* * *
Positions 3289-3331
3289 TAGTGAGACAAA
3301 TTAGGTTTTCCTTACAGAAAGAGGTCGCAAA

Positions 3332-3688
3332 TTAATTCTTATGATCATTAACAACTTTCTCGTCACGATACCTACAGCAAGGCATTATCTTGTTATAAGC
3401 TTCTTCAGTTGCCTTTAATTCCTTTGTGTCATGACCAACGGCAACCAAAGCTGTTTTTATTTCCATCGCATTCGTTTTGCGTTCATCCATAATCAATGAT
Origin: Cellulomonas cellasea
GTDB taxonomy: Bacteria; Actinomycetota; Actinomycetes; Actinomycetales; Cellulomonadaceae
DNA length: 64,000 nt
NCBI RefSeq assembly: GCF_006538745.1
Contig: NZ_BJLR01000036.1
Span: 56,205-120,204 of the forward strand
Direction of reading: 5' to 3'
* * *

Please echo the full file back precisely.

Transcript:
Positions 3289-3331
3289 TAGTGAGACAAA
3301 TTAGGTTTTCCTTACAGAAAGAGGTCGCAAA

Positions 3332-3688
3332 TTAATTCTTATGATCATTAACAACTTTCTCGTCACGATACCTACAGCAAGGCATTATCTTGTTATAAGC
3401 TTCTTCAGTTGCCTTTAATTCCTTTGTGTCATGACCAACGGCAACCAAAGCTGTTTTTATTTCCATCGCATTCGTTTTGCGTTCATCCATAATCAATGAT
Origin: Cellulomonas cellasea
GTDB taxonomy: Bacteria; Actinomycetota; Actinomycetes; Actinomycetales; Cellulomonadaceae
DNA length: 64,000 nt
NCBI RefSeq assembly: GCF_006538745.1
Contig: NZ_BJLR01000036.1
Span: 56,205-120,204 of the forward strand
Direction of reading: 5' to 3'